9:40 a.m. Is Landgraf surprised at how much interest there was in vampires and “The Strain”? Landgraf spends a lot of time reading and “really trying to get my finger on what's happening.” He has lamented in the past that he missed out on “Walking Dead” and zombie-mania. He worried about horror and its ability to sustain characters over time. “It turns out with 'American Horror Story' that it's a one-year challenge,” he says, but notes that “Walking Dead” has done it over four seasons. Landgraf talks about Guillermo del Toro's Bleak House, his personal museum. “He truly loves and lives this genre,” Landgraf says. He admits that there have been “way too many vampire shows,” but says that they've revolved around romantic and erotic vampires.
9:44 a.m. Do they know yet where “Fargo” will shoot? They don't know for sure, but they'd like to shoot in the same place, Calgary.
9:45 a.m. It's important to FX to do both comedies and dramas. Comedy big swings are worth it. “There are two grand traditions of ways of looking at the world,” he says of drama and, of course, comedy. They also always wanted to emulate HBO, which has always been involved in both comedy and drama. Landgraf says that it's hard to find distinctive ideas in this marketplace and that the network saw a tsunami of cable dramas coming, but they were hearing “incredible” pitches for comedies. He praises “Louie” for “really pushing the boundaries of comedy.” He thinks the audience will find good shows, whether they be comedy or drama.
9:48 a.m. Is there ever a danger of giving too much leeway to creators? “I just know how difficult it is and how much courage it actually to takes to put yourself out there in the way creative artists do,” Landgraf says. “It's much easier to do what we know works or what we think we know works,” he adds. Showrunners want to be liked, he claims. Familiarity and the desire for familiarity dulls the creative edge. From the production side, he remembers doing “Reno 911” and taking creative risks on that. “It really makes a difference when the creative people feel the organization is genuinely behind them,” he says. FX doesn't want to be safe. “Our contribution is to be pioneers,” he says. FX wants to push it, even if it isn't always comfortable.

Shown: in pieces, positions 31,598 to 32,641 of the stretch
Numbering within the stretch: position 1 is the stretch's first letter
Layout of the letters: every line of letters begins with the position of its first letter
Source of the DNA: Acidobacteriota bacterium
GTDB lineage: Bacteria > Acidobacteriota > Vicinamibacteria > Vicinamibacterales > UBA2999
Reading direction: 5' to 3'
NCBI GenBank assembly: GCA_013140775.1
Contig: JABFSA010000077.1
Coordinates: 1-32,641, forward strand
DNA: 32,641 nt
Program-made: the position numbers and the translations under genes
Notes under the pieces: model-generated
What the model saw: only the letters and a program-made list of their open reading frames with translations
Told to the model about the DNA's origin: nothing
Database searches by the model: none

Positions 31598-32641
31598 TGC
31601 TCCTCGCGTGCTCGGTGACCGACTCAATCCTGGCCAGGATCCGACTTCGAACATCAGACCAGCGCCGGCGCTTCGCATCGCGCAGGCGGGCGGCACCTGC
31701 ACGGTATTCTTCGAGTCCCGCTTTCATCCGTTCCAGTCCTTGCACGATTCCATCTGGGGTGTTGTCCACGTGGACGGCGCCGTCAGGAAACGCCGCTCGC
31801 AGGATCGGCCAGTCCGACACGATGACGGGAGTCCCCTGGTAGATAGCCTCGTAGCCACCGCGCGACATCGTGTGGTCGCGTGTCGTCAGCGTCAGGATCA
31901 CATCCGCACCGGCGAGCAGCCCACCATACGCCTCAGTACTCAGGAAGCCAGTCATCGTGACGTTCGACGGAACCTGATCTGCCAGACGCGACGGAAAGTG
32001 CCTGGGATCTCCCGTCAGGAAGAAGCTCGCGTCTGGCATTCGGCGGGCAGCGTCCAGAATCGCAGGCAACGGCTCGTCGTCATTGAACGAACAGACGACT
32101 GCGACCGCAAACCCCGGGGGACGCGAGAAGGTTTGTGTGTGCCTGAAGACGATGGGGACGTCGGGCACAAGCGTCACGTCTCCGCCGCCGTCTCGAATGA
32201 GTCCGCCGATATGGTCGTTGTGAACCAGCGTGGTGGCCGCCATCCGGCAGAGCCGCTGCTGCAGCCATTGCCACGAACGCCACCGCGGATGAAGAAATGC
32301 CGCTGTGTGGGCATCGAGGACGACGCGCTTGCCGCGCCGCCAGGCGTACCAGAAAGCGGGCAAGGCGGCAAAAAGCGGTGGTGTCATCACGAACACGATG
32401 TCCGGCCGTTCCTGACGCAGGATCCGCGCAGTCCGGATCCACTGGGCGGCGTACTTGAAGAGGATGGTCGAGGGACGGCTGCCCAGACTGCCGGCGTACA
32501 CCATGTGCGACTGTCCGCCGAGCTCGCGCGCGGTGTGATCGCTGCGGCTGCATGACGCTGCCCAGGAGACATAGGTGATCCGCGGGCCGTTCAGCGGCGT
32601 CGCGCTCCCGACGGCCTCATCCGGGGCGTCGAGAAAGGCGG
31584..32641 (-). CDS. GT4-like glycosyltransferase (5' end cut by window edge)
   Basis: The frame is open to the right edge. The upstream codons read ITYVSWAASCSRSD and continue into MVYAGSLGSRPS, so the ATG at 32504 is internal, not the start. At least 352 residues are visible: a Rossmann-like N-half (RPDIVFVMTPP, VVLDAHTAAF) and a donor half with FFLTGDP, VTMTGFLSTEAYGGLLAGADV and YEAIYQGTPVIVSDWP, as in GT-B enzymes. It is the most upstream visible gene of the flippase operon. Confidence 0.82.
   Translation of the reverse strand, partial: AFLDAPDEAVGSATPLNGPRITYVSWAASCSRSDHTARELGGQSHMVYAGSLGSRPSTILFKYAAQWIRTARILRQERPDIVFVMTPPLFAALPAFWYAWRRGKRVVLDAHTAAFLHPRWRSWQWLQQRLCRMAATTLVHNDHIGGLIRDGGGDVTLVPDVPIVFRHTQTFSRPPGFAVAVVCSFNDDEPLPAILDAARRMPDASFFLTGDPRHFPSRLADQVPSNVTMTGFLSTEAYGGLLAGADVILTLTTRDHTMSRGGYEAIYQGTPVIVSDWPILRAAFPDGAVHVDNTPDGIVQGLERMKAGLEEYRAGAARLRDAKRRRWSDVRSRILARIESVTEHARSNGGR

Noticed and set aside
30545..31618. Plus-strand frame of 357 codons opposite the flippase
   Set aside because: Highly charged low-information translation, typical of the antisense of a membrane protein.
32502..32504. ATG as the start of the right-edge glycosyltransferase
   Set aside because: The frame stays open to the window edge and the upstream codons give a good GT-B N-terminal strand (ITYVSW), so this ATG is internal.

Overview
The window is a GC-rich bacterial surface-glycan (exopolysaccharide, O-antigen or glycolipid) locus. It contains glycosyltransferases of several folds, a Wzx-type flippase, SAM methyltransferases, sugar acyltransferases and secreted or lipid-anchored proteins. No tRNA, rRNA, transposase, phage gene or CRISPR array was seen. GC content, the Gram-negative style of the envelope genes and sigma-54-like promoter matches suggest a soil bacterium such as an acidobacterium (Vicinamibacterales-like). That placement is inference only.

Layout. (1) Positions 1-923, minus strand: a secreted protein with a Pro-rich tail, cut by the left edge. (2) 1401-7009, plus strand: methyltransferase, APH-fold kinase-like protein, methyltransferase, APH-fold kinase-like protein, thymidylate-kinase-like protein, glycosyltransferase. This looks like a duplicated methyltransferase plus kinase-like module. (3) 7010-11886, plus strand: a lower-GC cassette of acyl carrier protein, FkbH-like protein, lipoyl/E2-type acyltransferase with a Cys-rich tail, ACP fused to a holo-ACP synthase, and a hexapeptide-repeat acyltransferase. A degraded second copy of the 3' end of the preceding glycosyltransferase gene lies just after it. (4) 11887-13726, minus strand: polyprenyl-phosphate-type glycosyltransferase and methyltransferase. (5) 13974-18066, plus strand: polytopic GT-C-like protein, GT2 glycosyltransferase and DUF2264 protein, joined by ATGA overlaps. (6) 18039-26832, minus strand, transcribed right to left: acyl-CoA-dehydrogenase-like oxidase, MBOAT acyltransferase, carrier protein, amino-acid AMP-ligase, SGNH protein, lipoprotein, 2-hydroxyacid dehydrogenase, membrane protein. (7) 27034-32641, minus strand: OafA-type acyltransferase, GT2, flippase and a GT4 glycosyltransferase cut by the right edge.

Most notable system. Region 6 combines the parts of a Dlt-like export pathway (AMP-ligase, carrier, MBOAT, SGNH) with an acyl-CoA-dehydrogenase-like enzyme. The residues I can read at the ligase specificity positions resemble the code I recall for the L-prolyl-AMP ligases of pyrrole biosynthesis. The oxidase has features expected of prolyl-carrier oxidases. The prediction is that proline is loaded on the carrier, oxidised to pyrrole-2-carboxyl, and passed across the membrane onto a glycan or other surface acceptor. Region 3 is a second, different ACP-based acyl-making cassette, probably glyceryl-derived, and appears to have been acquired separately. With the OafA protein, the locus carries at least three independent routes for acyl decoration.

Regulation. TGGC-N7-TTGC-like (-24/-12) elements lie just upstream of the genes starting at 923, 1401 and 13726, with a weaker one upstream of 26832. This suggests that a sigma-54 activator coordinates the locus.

9:51 a.m. Does Landgraf regret what happened with the Kamau Bell show in the transition to FXX? He doesn't think the show would still be on if it had stayed on FX. “He built a show around point-of-view, around everybody's point-of-view,” Landgraf says. “He basically was speaking in the language of the younger generation of viewers.” He didn't think the show was quite good enough, though he thinks it was brilliant at times. The format requires consistency and this was a learning experience. “I predict he'll be back,” Landgraf says. “We bet on very young, very talented guy early in the curve and we didn't make a show that was really good enough to rise up to the highest level of what's being done in that form,” Landgraf explains. He reminds us of the trial and error Jon Stewart went through.
9:53 a.m. Another FXX question. Landgraf thinks eventually they'll do hour-longs on FXX. “It's gonna take a while for the two brands to shake out,” he promises. He refers to “Archer” as a show that would work on FXX. People are still finding the channel. He views “The Simpsons” as “something of real gravitational force.” Next year will be “Sunny,” “Ali G” and “The League,” as well as the Jay Baruchel comedy and, hopefully, the Tracy Morgan show. He thinks that FXX has been moved to a better channel placement in some markets. He predicts that in a year or two, the shows on FX will belong on FX and the shows on FXX will belong there.
9:56 a.m. Are snow and cold essential for “Fargo”? And is there pressure to deliver at least one A-list talent after Billy Bob and Martin Freeman? He's leaving the first question for Noah Hawley later in the day. Stay tuned. Landgraf praises Billy Bob's imprimatur in terms of both status and connection to the Coen Brothers. “I don't think, actually, that we need him,” Landgraf says. He thinks that “True Detective” has to prove that it's more than just a vehicle for movie stars, but that Noah has proven himself in a different way. “I don't think we need somebody next year,” Landgraf says of landing a movie star for next year. He thought Allison Tolman brought as much to the show as Billy Bob and Martin.
That's all, folks…